Singapore’s Foreign Minister, Vivian Balakrishnan, has intimated;that Myanmar’s army needs to cooperate to end the crises that has;devoured the country since the February 1 coup.
Balakrishnan also admonished Southeast Asian countries to keep pressing the junta to show restraint and start dialogue with its opponents.
In April, members of the Association of Southeast Asian Nations (ASEAN) said after meeting with junta leader, Min Aung Hlaing that, they had;reached consensus on five points including an end to violence, talks between Myanmar’s rivals and a visit by an ASEAN envoy.
However, reports indicate that the civilian death toll has;continued to rise following the meeting, as the army tries to suppress protests. The junta has also said it will not agree to an ASEAN envoy’s visit before it restores stability.
Addressing Singapore’s parliament, Balakrishnan noted;that it will not “be an easy process” and the “cooperation of the Tatmadaw (Myanmar’s army) will be needed.”
“ASEAN will also have to continue to speak collectively to urge the Myanmar military authorities to uphold the consensus – particularly to exercise maximum restraint and begin meaningful dialogue with all parties concerned.”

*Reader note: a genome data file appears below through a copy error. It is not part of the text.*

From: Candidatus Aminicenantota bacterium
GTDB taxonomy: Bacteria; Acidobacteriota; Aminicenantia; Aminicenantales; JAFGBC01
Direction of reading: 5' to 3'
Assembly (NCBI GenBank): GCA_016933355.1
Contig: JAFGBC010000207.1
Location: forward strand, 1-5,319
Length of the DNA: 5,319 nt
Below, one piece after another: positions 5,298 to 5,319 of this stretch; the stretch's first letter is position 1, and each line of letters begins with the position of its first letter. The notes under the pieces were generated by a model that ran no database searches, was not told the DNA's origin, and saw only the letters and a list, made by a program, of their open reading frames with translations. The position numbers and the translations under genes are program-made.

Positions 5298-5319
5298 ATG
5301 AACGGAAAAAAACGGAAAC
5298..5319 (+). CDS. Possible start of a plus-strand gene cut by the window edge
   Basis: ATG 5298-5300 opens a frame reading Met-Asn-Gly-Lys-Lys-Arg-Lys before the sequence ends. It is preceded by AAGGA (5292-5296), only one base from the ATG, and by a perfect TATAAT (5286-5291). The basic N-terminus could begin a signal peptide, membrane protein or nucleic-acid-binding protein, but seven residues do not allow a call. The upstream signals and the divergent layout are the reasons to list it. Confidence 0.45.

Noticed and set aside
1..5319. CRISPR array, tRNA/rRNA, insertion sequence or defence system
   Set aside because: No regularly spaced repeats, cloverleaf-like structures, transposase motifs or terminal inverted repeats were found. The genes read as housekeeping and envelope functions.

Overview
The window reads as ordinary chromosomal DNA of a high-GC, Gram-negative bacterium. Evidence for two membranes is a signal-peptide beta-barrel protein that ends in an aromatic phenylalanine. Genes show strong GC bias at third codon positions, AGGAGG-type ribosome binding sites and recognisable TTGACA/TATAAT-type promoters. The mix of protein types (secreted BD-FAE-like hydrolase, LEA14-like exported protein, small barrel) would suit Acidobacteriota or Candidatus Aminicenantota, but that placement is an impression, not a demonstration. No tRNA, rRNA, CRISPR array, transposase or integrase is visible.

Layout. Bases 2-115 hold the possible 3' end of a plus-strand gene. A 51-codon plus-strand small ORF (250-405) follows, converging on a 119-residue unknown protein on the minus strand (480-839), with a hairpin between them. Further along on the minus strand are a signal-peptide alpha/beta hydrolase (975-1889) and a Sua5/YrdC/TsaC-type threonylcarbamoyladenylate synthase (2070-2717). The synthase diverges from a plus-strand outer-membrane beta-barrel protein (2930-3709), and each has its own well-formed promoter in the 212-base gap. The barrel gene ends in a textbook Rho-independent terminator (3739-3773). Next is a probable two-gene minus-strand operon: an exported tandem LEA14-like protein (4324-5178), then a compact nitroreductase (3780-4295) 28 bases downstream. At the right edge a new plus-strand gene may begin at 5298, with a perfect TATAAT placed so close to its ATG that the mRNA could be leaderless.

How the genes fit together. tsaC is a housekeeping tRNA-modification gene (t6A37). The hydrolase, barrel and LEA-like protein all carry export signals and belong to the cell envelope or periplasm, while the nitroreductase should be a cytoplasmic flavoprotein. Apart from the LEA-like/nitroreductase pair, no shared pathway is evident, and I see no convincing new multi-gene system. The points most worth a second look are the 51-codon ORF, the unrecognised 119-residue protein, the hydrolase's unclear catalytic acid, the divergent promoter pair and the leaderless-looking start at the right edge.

Meanwhile, a shadow National Unity Government set up by the junta’s opponents has voiced skepticism over the ASEAN deal. The shadow government has;insisted that there can be no talks until thousands of political prisoners are;freed – including elected leader, Aung San Suu Kyi.
Touching on the release of prisoners, Balakrishnan urged ASEAN to continue calling for the release of Suu Kyi and others.
Some of ASEAN’s 10 countries have individually urged the junta in Myanmar to free the political prisoners. However, freeing prisoners was;not part of the consensus agreed at last month’s meeting.
KIO vaccinates over 20,000 citizens amid military crackdown
The KIO, an armed ethnic organization in Myanmar’s north, has quietly vaccinated over 20,000 people in areas it governs, amid the violent military crackdown, with support from China, according to reports.
The vaccines, according to officials, were;produced by Chinese company, Sinovac Biotech. They were then supplied and administered with assistance from the Red Cross Society of China, a member of the International Federation of Red Cross and Red Crescent Societies.
The group’s ongoing COVID-19 response comes as Myanmar’s national healthcare system has reportedly “fallen apart”. Days after the coup, government health workers initiated a Civil Disobedience Movement in an attempt to “paralyze military rule and starve the generals of resources”. As a result, many hospitals are closed or barely functioning.
The health workers efforts have, however, been met with a violent crackdown by army personnel. On May 5, the United Nations warned that attacks on medical personnel and facilities were jeopardizing the COVID-19 response.
“At a time when Myanmar needs them the most, health workers fear arrest or detention for exercising their rights to freedom of expression and peaceful assembly.”
According to the UN, the military has committed at least 158 attacks on medical personnel and facilities, in which more than 60 people have been injured or killed. Additionally, it has arrested and charged more than 139 doctors and occupied at least 50 health facilities.